Originally Published 2015-06-11 00:00:00 Published on Jun 11, 2015
Bangladesh and India are standing at a take-off stage in their relationship despite anti-Indian groups and political parties trying to find fault with Hasina's moves. The Chinese and Pakistani lobbies are unhappy with this growing engagement.
Bilateral vision unfolds amid neighbours' glare

The select and mixed audience comprising members of the Bangladeshi elite and Indian expatriates, gathered at the Chinese-built Bangabandhu International Convention Centre (BICC) in Dhaka, did not go home disappointed. Narendra Modi's public address was the last event of his recent visit to Bangladesh. His reputation as an orator had preceded him and ensured a packed hall. He held the audience spell-bound with rhetorical flourishes, fulsome praise for Bangladesh's impressive successes in the economic, social and health sectors and the vision of the two nations marching in lock step, "Saath Saath". Knowing the public pulse, Modi even lauded Bangladesh's rise as a cricketing nation amidst roars of approval.

Emphasising that both countries have to single-mindedly devote their energies in realising the aspirations of their peoples, 65% of whom were below the age of 30, Modi directed his appeal towards the next generation of Bangladeshis. By saying a few words in Bengali and invoking the famous lines penned by Jibananda Das about returning again to this part of "Bangla", Modi ensured he won many hearts in a country that has built its national identity on the Bengali language and culture and fought a bloody war of liberation from their genocidal Pakistani oppressors to defend this identity.

In his remarkable public address, Modi also took a swipe at Pakistan, without mentioning it by name, making it clear that India had decided to forge ahead with other neighbours in various aspects of sub-regional cooperation involving Bangladesh, Bhutan, India, Nepal and also bringing in Myanmar at some stage. Predictably, Pakistan has objected to Modi's use of the word "nuisance", describing Pakistan's persistent attempts to use terrorism against India. The sullen Pakistani reaction is par for the course.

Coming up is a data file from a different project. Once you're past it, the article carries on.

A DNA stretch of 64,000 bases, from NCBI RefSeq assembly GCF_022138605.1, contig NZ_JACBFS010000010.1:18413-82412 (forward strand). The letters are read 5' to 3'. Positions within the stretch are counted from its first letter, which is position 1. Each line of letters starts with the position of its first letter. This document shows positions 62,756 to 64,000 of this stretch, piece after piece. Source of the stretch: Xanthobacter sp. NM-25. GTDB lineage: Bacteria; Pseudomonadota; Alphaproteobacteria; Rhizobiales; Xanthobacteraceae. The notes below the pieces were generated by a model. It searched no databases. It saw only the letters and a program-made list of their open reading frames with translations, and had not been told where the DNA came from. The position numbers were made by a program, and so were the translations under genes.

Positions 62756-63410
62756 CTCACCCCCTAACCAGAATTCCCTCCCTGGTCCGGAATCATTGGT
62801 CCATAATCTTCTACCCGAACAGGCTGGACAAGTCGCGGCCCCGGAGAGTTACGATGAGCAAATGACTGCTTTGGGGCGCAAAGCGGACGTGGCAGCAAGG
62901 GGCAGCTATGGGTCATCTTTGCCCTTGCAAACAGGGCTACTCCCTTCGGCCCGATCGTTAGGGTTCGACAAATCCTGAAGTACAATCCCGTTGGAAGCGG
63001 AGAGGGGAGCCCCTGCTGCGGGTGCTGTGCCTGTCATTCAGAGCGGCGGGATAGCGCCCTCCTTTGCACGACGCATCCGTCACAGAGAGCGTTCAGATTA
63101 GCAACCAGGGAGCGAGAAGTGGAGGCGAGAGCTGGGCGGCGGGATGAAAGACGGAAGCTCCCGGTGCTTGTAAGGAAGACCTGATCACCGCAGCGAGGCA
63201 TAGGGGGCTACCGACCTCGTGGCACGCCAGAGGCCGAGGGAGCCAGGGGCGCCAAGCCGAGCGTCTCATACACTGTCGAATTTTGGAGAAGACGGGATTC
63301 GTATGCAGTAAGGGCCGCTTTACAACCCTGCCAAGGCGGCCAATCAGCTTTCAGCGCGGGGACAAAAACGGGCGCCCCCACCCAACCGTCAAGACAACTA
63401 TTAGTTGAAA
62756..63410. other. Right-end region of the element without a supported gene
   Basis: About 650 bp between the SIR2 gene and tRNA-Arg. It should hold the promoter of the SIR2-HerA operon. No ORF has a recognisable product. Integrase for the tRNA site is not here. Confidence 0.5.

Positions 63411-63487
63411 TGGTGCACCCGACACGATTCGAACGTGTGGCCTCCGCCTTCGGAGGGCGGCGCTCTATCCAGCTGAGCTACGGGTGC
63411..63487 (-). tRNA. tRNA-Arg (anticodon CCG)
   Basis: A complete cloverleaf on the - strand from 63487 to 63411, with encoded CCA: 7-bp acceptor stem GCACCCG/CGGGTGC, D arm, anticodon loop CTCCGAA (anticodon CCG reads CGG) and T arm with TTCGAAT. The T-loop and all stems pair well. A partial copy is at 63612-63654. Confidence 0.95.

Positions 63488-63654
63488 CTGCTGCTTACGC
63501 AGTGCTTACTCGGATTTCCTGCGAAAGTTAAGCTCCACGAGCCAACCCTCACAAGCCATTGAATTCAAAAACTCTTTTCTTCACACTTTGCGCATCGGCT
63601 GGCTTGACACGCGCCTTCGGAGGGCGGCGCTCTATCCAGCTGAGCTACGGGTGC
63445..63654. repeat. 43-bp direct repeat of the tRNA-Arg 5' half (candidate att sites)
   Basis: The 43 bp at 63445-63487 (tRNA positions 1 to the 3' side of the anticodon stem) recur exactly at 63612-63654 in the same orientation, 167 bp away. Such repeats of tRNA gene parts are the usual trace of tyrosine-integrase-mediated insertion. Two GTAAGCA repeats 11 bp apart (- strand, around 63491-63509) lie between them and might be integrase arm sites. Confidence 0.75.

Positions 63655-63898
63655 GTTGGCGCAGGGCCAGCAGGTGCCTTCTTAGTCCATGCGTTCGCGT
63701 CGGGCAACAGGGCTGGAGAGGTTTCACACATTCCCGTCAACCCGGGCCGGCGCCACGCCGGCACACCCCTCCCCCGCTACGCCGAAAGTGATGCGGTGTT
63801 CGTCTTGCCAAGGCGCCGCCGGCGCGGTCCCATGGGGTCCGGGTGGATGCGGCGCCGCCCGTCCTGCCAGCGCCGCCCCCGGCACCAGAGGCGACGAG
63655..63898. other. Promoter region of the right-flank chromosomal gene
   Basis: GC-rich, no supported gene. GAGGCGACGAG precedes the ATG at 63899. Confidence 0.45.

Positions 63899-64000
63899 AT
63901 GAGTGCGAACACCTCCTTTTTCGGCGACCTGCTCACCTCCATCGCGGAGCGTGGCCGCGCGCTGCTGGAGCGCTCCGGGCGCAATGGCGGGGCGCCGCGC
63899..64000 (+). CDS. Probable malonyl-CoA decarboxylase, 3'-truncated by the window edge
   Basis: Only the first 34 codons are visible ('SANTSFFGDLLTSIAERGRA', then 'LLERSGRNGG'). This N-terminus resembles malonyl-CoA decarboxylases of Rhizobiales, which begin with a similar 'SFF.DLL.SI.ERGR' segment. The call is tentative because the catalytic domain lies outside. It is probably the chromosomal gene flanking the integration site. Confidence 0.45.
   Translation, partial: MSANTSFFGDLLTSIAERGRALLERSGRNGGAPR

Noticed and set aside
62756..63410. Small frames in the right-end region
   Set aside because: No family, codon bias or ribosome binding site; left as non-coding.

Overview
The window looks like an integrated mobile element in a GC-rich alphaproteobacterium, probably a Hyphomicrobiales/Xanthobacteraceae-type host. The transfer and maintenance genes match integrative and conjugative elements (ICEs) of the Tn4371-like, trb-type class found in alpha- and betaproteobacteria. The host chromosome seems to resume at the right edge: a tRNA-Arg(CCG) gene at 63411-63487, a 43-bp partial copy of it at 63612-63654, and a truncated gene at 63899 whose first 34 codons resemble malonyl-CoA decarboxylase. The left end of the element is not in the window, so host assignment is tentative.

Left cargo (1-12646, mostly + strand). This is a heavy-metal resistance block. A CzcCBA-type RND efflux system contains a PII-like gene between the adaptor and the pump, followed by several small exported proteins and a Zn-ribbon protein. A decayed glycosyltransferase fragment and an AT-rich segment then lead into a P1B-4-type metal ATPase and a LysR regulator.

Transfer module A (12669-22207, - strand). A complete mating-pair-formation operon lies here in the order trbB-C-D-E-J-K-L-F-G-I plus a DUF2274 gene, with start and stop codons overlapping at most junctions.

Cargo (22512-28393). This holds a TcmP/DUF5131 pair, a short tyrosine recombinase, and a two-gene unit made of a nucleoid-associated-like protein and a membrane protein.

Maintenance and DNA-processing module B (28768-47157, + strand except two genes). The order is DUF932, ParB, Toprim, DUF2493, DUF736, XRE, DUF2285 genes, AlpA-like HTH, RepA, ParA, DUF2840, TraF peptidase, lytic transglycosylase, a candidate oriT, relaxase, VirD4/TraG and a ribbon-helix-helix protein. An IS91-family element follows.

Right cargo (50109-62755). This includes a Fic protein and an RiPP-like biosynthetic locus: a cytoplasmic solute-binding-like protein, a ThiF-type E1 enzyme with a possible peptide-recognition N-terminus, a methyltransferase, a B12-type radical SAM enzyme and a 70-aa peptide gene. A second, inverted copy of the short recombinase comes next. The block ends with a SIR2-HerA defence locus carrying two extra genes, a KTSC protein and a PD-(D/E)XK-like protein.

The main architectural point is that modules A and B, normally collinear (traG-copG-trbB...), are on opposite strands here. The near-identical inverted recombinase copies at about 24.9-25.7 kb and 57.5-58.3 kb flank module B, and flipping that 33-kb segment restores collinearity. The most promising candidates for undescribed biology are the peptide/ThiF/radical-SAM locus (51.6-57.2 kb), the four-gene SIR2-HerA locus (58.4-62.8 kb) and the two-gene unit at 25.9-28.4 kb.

This much-awaited visit to Bangladesh was rich in protocol, symbolism and firmly grounded in building sustainable ties. The slew of agreements signed-22 in all-and the joint declaration aptly titled "Notun Projonmo-Nayi Disha" (New Generation-New Direction) are a fitting testimony to a highly successful visit. The only sour note was the inability of the Modi government to deliver on the Teesta water sharing agreement. This disappointment was tempered by the presence of West Bengal chief minister Mamata Banerjee to participate in the talks, be present at the signing of the Land Boundary Agreement (LBA) and the joint flagging of two buses that will operate on the new routes, Agartala-Dhaka-Kolkata and Guwahati-Shillong-Dhaka. Both prime minister Sheikh Hasina and Modi have made overtures to Mamata and the LBA is partly a result of their wooing the mercurial chief minister. She has leveraged her approval to the LBA for a substantial transfer of funds from the Centre, for the rehabilitation of people who will be displaced from enclaves and adverse possessions when the LBA is implemented. Hasina made sure Mamata was received in Dhaka with protocol befitting a head of government and speaking to her over telephone to welcome her personally. She also went out of her way to receive and see off Modi at the airport and make sure there were no deficiencies in extending a red carpet welcome.

Mamata's dilemma was captured by her decision not to travel with Modi and not to stay in the same hotel as the prime minister. She has to contend with opposition to the water sharing formula in her state and keep an eye on Assembly elections in 2016. Modi, therefore, had no option but to return after promising to reach a fair water sharing agreement with the cooperation of all parties.